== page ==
Quickly, I met his comment with a roaring command, “STOP!!!” “DON’T COME ANY CLOSER!!!” He seemed surprised at the aggressive tone of my voice and he stopped his forward progression. A million things were racing through my head: Does he have a gun or knife? Why are his hands in his pockets? Where are my wife and baby? What if he comes closer? What if he attacks me? As these questions raced through my head, I started to see scenarios playing out in my mind. How would I take cover? What clothing would I need to sweep out of the way if I had to draw my gun? What would I do if he injured me? Through the midst of these thoughts, I again barked an order to my wife to call the police.
The scenarios kept streaming through my head and to my surprise a single name echoed in my thoughts… Trayvon Martin!!! In a split second, facts and information flooded my brain as I thought of the headlines and articles that had depicted the long, hard legal battle that George Zimmerman had faced. Information that I did not really know, but somehow had retained, flashed through my memory about a guy who found himself in a situation where he made a decision to defend himself and then faced a long, treacherous road to prove his innocence. Could this happen to me? What would happen to my family if it did? This thought process was quickly disturbed by another snarling comment. “You should be careful who you mess with.” This single remark quickly snapped me back to the threat that I was dealing with in real time. My mind was once again focused purely on this guy and if he was going to cross the proverbial line in the sand that would force me to take action. As the situation had the possibility of escalating, my mind blocked out everything except what my reactions would be to whatever he decided to do. To make a long story short, a few more heated words were exchanged and then this individual decided that it was time to move on down the road. As he strutted away, he looked back a few times and left me with a few parting words that I was unable to hear, but I got the gist of what he was trying to say.
The evening wrapped up being very uneventful. About 20 minutes later the police arrived; they seemed fairly uninterested in the situation. This was made clear to me by both the slow response time and their nonchalant attitudes. This drove home the conviction that it is my responsibility to protect my family. The police don’t always have the ability to be there right when you need them, and most likely they will show up after the fact to take pictures and write notes.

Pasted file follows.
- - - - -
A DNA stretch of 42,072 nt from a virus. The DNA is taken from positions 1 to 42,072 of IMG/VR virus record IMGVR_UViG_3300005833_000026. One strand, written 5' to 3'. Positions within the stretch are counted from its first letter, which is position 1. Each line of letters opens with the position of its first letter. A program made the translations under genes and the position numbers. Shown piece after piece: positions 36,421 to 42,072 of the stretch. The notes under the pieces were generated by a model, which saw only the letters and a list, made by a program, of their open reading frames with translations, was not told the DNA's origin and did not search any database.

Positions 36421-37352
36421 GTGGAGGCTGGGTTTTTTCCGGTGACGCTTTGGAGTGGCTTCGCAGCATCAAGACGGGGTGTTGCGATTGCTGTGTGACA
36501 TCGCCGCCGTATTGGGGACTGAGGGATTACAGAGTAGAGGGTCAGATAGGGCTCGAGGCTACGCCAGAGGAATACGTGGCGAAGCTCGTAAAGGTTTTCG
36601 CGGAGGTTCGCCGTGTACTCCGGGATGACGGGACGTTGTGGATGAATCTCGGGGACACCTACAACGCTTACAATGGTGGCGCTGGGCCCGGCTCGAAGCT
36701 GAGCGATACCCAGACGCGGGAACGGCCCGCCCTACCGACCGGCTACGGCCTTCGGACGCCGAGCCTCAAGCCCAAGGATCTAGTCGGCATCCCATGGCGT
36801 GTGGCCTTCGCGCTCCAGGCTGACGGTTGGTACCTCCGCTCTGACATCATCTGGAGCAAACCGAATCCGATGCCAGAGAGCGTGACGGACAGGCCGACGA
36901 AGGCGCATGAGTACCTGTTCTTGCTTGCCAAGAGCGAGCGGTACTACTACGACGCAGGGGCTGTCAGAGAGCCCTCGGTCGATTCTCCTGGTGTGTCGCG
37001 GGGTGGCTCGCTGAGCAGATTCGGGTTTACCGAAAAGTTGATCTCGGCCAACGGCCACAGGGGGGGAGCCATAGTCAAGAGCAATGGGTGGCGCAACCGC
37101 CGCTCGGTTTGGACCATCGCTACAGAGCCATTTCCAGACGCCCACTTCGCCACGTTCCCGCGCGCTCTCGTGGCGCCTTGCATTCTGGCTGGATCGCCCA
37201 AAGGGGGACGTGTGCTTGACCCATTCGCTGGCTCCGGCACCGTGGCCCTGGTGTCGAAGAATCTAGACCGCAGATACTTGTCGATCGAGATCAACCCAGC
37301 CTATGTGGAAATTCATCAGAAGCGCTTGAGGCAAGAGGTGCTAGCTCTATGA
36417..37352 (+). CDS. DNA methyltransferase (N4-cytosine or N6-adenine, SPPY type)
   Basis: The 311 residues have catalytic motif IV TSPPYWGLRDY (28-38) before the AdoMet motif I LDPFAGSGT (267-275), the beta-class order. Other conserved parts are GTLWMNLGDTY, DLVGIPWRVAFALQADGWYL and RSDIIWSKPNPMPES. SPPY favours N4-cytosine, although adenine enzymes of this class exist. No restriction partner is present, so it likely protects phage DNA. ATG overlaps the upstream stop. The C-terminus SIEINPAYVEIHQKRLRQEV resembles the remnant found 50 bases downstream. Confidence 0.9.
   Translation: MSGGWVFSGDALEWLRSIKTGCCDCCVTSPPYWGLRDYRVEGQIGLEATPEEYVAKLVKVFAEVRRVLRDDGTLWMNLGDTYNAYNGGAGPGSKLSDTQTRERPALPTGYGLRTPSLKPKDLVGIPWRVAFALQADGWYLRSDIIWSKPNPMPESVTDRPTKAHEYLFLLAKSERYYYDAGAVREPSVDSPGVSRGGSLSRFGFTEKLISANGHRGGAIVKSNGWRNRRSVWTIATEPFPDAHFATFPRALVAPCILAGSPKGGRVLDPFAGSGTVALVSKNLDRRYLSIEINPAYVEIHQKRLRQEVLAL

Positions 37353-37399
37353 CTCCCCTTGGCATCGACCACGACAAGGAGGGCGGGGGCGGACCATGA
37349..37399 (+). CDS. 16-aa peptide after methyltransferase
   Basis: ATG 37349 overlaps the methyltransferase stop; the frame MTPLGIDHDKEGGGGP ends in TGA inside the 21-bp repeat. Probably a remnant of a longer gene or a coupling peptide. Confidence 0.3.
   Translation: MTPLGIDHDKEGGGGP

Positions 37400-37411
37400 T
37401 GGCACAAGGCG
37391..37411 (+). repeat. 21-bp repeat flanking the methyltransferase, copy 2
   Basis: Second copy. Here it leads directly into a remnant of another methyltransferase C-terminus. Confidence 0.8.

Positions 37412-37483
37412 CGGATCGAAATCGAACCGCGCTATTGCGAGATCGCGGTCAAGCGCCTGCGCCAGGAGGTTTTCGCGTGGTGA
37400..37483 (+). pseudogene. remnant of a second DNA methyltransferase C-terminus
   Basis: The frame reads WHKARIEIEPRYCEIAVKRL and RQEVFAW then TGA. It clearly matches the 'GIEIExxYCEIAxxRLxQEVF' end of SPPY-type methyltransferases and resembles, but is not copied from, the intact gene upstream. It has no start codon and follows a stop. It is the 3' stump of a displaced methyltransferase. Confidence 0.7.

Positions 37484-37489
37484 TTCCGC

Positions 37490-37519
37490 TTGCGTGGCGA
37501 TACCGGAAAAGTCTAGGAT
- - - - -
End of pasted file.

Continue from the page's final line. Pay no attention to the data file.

The next day I took some time to myself to evaluate the events of the previous evening. There was something about the whole situation that kept bothering me. It was not until I broke the situation down and assessed it from some different perspectives that I got to the root of what was nagging at me in the back of my mind.
I could not help but question if the time spent thinking about the Trayvon Martin case could have put me in additional danger. Could the few seconds of brain power that was used on those thoughts have been better used in evaluating the threat, making a decision, or continuing to check my surroundings to make sure that this guy did not have a buddy coming up behind me? Though these thoughts seemed completely involuntary, I could not get out of my head that they seemed like a mental road block.
Could the woes of another man prevent me from making the right decision? Could it slow me down enough that I could lose the opportunity to make a decision? Did I now have a predisposition that I did not know about? Did all of the stories of an innocent man struggling to prove his innocence put a block in place that would hinder me from being as mentally acute as I would be if I had no knowledge of that situation? If this was the case, how deeply rooted was this disposition? Is it a good or a bad thing, and what am I going to do with it?
I spent the following days in a mental chess game playing through different scenarios, processes, and thoughts. I was trying to figure out exactly how I felt about this situation and what I wanted to do about it.
How deeply rooted was this disposition? Not having faced any other situation since that day, I am unsure if it would be a repeated issue or if my thorough analysis had laid it to rest in my mind. During this process I tried to evaluate all of the information I had taken in on the Trayvon Martin case. Thinking back over the last year, I realized that I had never intentionally sought out any particular information. I remember reading articles periodically, as well as seeing news stories or updates occasionally on the news. I never avoided reading about the case, but I also never felt as if I had been motivated in any way to seek out facts or information about what had happened. My knowledge of the case was probably similar to the average news reader and watcher. I knew the basics of the case and had read about the final outcome. This helped to put my mind at ease because I was questioning whether I had created this mental block by reading too much about this case.